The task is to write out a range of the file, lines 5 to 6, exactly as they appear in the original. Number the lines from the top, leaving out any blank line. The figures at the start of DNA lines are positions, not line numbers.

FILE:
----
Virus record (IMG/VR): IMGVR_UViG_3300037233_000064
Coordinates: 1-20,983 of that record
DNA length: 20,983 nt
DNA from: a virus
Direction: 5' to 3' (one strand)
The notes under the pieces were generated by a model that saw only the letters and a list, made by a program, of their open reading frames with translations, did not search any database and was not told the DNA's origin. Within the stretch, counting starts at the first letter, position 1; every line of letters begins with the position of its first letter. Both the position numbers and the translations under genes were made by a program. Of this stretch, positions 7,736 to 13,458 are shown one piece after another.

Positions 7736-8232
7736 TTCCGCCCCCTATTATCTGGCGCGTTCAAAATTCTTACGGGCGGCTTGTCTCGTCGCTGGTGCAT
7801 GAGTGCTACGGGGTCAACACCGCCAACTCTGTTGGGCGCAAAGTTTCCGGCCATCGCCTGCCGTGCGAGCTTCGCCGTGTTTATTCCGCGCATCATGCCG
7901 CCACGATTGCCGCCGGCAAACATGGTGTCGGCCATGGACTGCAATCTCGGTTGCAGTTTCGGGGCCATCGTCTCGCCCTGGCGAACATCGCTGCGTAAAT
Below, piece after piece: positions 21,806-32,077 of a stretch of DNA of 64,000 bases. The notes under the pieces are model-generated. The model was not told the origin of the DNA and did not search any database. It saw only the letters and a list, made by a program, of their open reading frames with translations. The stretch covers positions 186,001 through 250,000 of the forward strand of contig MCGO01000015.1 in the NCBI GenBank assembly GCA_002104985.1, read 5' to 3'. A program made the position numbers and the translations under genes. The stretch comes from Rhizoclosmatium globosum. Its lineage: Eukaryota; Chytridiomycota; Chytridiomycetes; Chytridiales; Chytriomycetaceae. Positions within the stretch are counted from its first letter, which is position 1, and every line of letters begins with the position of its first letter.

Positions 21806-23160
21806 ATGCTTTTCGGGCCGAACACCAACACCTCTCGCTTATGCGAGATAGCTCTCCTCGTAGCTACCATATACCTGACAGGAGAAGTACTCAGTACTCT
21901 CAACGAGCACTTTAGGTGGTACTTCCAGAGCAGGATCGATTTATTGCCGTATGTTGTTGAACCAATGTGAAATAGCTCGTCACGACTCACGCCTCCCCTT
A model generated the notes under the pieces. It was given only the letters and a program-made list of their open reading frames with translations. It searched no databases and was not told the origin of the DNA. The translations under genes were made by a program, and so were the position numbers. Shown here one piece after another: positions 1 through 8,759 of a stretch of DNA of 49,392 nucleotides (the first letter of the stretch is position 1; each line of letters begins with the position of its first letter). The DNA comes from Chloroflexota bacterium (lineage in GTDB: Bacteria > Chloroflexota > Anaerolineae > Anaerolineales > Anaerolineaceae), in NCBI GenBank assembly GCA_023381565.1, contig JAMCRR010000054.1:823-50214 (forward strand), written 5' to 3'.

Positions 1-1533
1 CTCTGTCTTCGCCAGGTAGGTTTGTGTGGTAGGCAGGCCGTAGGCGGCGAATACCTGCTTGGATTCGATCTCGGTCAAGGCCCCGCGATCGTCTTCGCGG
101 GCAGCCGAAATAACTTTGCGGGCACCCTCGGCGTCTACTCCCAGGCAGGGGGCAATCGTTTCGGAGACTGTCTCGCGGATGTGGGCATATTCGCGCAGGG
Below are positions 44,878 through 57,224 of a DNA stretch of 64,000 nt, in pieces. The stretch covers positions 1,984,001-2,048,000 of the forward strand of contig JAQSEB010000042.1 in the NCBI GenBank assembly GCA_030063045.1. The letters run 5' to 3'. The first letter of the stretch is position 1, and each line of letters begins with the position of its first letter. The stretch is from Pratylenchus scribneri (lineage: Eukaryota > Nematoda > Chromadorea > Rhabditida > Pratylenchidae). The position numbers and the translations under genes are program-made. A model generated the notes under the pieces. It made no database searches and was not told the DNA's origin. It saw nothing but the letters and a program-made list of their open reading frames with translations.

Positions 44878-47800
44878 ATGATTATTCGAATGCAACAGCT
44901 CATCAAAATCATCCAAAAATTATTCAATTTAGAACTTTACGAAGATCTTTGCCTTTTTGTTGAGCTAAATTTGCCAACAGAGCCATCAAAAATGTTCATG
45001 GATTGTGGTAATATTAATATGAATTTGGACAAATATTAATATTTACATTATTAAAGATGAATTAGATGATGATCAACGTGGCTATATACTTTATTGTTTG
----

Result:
Direction: 5' to 3' (one strand)
The notes under the pieces were generated by a model that saw only the letters and a list, made by a program, of their open reading frames with translations, did not search any database and was not told the DNA's origin. Within the stretch, counting starts at the first letter, position 1; every line of letters begins with the position of its first letter. Both the position numbers and the translations under genes were made by a program. Of this stretch, positions 7,736 to 13,458 are shown one piece after another.